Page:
7. I knew Ross Perot Jr and his sister when they were students at Vanderbilt. Ross Jr told the story of how his father, the top salesman at IBM, decided to start EDS. His customers were always asking for help with how to use the machines. He kept asking the company to expand into software to meet the customers’ needs. IBM refused. IBM was a hardware company.

    Perot was making huge annual incomes off his commissions. IBM responded by putting a cap on what any salesman could earn. The first year with the cap Perot his max in about a month. He then spent the rest of the year looking at ways to meet his customers’ needs. The next year, he topped out as soon as the year started. After another year working on his idea, he was ready to start EDS.

    I read somewhere that Perot was once asked if he had anticipated that the hardware/software split for revenue in the industry would go from 80/20 to 20/80. He said no, he’d have been quite happy competing for his share of the 20%

    Anyway, two bad decisions by IBM led to EDS. First, the failure to expand into processing. And second, the silly decision to cap salesmen’s commissions because Perot was making more than some very senior executives.

  8. There is a far more more interesting, and less self serving, other side of the story. Found here.

    Watson Snr was fired by NCR because it looked like he was going to jail for the many examples of outright criminal behavior while selling cash registers etc. Thats how he ended up at IBM. Over the decades IBM had exactly the same kind of predatory attitude towards the law as Microsoft. They broke the law with deliberate contempt and lost pretty much every lawsuit brought against them. Their legal tactic was to try to bankrupt the other side with legal costs.

    It was only timing, and the election of Reagan, thats saved IBM from being broken up like AT&T in the 1970’s. In fact the evidence against IBM was for stronger. But IBM’s chief council in the anti trust case was made head of DOJ Anti Trust Division in 1981. Who promptly shutdown the case.

    Did not do them much good as the company was quickly run into such a dead end by Akers that 10 years later it was on the point of collapse. Only saved, to everyones surprise, by a complete outsider Lou Gerstner. Not that it made much difference in the end because the PWC acquisition proved as fatal to IBM as the McDonald/Douglas acquisition to Boeing. Toxic management from the smaller company destroying everything that was good about the bigger company.

    So IBM. A zombie company for the last decade. Killed by the usual suspects.

  9. I read Gerstner’s book, he said that when he first came to IBM, people were far more interested in competing with their rivals within the company than with actual external competitors. As an experienced executive, he must have seen this kind of thing in other companies, but evidently it was worse at IBM than what he had seen before.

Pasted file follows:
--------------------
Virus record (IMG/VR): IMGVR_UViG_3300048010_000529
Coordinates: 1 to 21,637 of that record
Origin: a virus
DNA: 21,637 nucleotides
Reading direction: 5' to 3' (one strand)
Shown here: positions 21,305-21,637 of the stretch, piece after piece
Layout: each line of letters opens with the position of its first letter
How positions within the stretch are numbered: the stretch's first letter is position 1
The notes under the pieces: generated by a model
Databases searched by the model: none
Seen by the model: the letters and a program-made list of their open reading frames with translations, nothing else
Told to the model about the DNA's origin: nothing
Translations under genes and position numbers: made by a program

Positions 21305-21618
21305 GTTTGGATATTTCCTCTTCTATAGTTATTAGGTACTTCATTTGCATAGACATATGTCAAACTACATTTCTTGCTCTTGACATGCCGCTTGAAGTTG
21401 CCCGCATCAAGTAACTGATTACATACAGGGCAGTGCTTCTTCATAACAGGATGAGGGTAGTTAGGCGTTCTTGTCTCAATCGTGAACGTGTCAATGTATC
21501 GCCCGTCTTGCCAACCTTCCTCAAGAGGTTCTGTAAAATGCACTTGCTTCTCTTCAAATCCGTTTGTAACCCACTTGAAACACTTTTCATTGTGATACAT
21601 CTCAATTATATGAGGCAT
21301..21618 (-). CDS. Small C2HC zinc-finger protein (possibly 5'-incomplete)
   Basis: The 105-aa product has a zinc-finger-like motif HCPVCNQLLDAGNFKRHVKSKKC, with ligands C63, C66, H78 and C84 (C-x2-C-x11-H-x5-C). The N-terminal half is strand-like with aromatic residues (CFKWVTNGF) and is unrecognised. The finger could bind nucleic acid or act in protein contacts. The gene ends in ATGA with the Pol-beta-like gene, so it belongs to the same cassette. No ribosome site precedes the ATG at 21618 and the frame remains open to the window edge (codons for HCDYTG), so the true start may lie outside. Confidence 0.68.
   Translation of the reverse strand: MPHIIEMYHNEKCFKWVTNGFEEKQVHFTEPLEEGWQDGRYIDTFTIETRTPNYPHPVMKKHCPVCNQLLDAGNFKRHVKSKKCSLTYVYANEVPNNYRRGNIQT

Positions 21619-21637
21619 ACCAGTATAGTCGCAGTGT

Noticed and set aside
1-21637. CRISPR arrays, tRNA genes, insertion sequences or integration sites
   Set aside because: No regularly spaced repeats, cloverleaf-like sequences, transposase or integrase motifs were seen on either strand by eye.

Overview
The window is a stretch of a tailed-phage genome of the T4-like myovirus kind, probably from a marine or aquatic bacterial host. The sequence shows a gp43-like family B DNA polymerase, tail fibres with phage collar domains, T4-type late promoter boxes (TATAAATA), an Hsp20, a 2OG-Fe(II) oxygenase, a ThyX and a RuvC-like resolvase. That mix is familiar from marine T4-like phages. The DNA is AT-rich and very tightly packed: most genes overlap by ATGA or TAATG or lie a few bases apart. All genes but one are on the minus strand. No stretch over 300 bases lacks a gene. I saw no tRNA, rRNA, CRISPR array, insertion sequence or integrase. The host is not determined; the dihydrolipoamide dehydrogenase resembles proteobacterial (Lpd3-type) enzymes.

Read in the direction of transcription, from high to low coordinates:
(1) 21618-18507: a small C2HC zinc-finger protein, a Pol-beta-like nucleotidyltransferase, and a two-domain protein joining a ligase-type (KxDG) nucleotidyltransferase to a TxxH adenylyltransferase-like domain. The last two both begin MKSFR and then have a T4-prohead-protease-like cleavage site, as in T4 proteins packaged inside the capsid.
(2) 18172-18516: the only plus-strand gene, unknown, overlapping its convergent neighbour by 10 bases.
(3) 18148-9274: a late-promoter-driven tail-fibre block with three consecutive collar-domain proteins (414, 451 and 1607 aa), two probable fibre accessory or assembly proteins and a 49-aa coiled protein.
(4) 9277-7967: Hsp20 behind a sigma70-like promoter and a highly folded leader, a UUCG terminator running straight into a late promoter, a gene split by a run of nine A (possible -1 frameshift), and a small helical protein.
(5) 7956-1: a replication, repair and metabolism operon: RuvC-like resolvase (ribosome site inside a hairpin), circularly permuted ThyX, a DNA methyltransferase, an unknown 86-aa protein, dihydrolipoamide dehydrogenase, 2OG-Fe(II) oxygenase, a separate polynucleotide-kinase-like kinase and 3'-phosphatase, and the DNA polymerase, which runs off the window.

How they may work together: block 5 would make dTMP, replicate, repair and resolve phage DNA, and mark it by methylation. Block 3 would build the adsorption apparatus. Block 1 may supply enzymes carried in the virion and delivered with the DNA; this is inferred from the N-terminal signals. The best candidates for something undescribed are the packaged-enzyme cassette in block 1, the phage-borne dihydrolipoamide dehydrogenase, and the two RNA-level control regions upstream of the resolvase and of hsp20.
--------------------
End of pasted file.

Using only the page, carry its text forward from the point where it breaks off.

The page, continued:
10. From 1980 to 1990, IBM went from being THE computer company to being A computer company. And outside of main frames where they were in a virtual monopoly position, not an important or innovative one. The trouble was that nobody at IBM noticed. They’ve been running on inertia ever since.

    It’s not like the gnomes didn’t deliver. OS2 is arguably the best microcomputer operating system in existence. It lives in the controllers running most of the big retail stores in the country but failed everywhere else. Timing is everything.

  11. Interesting about Ross Perot. It certainly is foolish to cap a star salesman’s salary – I think a cardinal rule of sales when I was in it – is that maybe 10% of your sales force do a good 70%-90% of your sales. To cap that – the only reason I can see is jealousy by the upper mgt? It is certainly short sighted and encourages your stars to find other avenues.

    I don’t car whether it is cars, TVs (a manager at Best Buy smiled when I complimented the fellow who sold my big screen TV last week – smiled when I told him that rule – he agreed – .

    EDS was known as a taskmaster for programmers. But their programmers were top-notch.

    A funny side story – when I graduated from (what was then) one of the country’s top programming schools in San Diego, EDS interviewed some of us.

    The recruiter told us we would be sent anywhere they desired, and your hair had to be short (< 2" I am sure), and they had a strict dress code. I guess you could say it was the IBM culture still.

    One of my class mates, a former Army Drill Sgt, said that if he wanted that he'd re-up in the Army!

    IBM had a strict dress code too for men – a blue or gray suit, and they were known for sending people home to change if they were not dressed according to code.

    One thing IBM did that I admired was have a group of people whose job it was just to dream up possibilities for the future – they called them the "wild ducks". I wonder how many innovations came from those wild ducks? (IBM invented the disk drive IIRC).

    I think too that Gerstner saved the company – funny that they are doing now what Perot suggested 50 years ago.

    And someone once suggested – with hindsight – since IBM's endorsement of Microsoft made Microsoft – what if they had demanded a chunk of their little company in exchange for that endorsement?

    At the time though who could foresee where the future would go?

    They were the mighty IBM.